The Romans adopted the Greek ideas. They named the constellation Canis, and Sirius was known as Canis also, and as Canicula. Procyon became Antecanem and Antecanis, but these names did not come into general use. They named the hottest part of the year associated with the heliacal rising of Sirius the Dies caniculares, a phrase which has survived in the modern expression “dog-days”; and the pestilences which then prevailed occasioned the offering of sacrifices to placate this inimical star. Festus narrates, in this connexion, the sacrificing of red dogs at the feast of Floralia, and Ovid of a dog on the Robigalia. The experience of the ancient Greeks that Sirius rose with the sun as the latter entered Leo, i.e. the hottest part of the year, was accepted by the Romans with an entire disregard of the intervening time and a different latitude. To quote Sir Edward Sherburne (Sphere of Manilius, 1675), “The greater part of the Antients assign the Dog Star rising to the time of the Sun’s first entering into Leo, or, as Pliny writes, 23 days after the summer solstice, as Varro 29, as Columella 30. . . . At this day with us, according to Vulgar computation, the rising and setting of the said Star is in a manner coincident with the Feasts of St Margaret (which is about the 13th of our July) and St Lawrence (which falls on the 10th of our August).”
Sirius is the most conspicuous star in the sky; it sends to the earth eleven times as much light as Aldebaran, the unit standard adopted in the revised Harvard Photometry; numerically its magnitude is −1.6. At the present time its colour is white with a tinge of blue, but historical records show that this colour has not always prevailed. Aratus designated it ποικίλος, many coloured; the Alexandrian Ptolemy classified it with Aldebaran, Antares and Betelgeuse as ὑπόκιρρος, fiery red; Seneca describes it as “redder than Mars”; while, in the 10th century, the Arabian Biruni termed it “shining red.” On the other hand Sufi, who also flourished in the 10th century, pointedly omits it from his list of coloured stars. The question has been thoroughly discussed by T. J. J. See, who shows that Sirius has shone white for the last 1000 to 1200 years. The parallax has been determined by Sir David Gill and W. L. Elkin to be 0.37″; it is therefore distant from the earth over 5 × 10^13 miles, and its light takes 8.6 years to traverse the intervening space. If the sun were at the same distance Sirius would outshine it 30 times, the sun appearing as a star of the second magnitude. It has a large proper motion, which shows recurrent undulations having a 50-year period. From this Bessel surmised the existence of a satellite or companion, for which C. A. F. Peters and A. Auwers computed the elements. T. H. Safford determined its position for September 1861; and on the 31st of January 1862, Alvan G. Clark, of Cambridgeport, Mass., telescopically observed it as a barely visible, dull yellow star of the 9th to 10th magnitude. The mean distance apart is about 20 astronomical units; the total mass of the pair is 3.7 times the mass of the sun, Sirius itself being twice as massive as its companion, and, marvellously enough, forty thousand times as bright. The spectrum of Sirius is characterized by prominent absorption lines due to hydrogen, the metallic lines being weak; other stars having the same spectra are said to be of the “Sirian type.” Such stars are the most highly heated (see Star).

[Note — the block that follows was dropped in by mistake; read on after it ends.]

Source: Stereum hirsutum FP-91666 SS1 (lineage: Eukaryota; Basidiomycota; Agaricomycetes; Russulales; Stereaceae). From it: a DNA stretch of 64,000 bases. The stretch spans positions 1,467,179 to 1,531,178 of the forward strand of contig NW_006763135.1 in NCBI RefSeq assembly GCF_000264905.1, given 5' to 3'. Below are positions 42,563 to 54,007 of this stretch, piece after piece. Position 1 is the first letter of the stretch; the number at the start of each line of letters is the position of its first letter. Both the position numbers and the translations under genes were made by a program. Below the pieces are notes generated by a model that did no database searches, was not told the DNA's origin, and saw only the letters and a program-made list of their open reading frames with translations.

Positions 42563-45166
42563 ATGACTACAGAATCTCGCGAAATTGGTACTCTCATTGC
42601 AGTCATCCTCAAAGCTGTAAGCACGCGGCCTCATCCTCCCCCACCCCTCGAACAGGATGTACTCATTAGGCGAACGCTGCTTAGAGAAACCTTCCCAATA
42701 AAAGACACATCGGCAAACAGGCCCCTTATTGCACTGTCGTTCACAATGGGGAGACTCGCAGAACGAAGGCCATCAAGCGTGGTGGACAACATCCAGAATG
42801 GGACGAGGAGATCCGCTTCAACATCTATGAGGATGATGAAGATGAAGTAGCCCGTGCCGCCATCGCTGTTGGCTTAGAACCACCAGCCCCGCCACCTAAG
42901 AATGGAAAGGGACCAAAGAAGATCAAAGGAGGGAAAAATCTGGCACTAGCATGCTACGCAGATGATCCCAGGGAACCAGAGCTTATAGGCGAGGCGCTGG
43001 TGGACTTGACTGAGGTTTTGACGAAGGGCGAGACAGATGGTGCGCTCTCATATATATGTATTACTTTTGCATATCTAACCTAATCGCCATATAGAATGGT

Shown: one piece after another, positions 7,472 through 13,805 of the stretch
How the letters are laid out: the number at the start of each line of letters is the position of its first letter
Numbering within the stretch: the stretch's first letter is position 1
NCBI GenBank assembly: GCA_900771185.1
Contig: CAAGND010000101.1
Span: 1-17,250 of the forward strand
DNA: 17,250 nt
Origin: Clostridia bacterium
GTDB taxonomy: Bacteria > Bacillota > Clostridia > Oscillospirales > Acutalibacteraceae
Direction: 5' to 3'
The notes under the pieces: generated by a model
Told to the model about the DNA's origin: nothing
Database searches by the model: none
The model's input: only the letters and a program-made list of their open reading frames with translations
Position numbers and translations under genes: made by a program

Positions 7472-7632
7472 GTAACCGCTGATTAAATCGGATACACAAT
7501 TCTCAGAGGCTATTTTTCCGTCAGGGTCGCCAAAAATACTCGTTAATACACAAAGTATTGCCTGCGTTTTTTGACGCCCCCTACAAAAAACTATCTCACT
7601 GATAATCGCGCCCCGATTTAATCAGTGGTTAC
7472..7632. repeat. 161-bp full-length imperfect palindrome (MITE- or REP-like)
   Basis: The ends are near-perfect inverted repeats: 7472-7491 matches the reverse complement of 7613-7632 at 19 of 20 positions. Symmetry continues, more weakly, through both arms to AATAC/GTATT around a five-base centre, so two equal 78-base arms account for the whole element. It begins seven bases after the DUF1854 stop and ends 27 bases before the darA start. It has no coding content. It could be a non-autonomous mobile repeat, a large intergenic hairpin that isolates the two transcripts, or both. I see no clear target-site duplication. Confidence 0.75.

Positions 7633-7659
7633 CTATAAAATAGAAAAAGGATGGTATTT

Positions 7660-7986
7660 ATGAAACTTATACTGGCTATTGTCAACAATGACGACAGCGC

Procyon, or a Canis minoris, is a star of the 2nd magnitude, one-fifth as bright as Sirius, or numerically 0.47 when compared with Aldebaran. It is more distant than Sirius, its parallax being 0.33″; and its light is about six times that of the sun. Its proper motion is large, 1.25″, and its velocity at right angles to the line of sight is about 11 m. per second. Its proper motion shows large irregularities, pointing to a relatively massive companion; this satellite was discovered on the 13th of November 1896 by J. M. Schaeberle, with the great Lick telescope, as a star of the 13th magnitude. Its mass is equal to about that of the sun, but its light is only one twenty-thousandth.
- See G. Schiaparelli, Astronomy in the Old Testament (1905).
- For other values of the interval between the summer solstice and the rising of Sirius, see Smith’s Dict. of Greek and Roman Antiquities.
- See Thomas Barker, Phil. Trans., 1760, 51, p. 498, for quotations from classical authors; also T. J. J. See, Astronomy and Astrophysics. vol. xi. p. 269.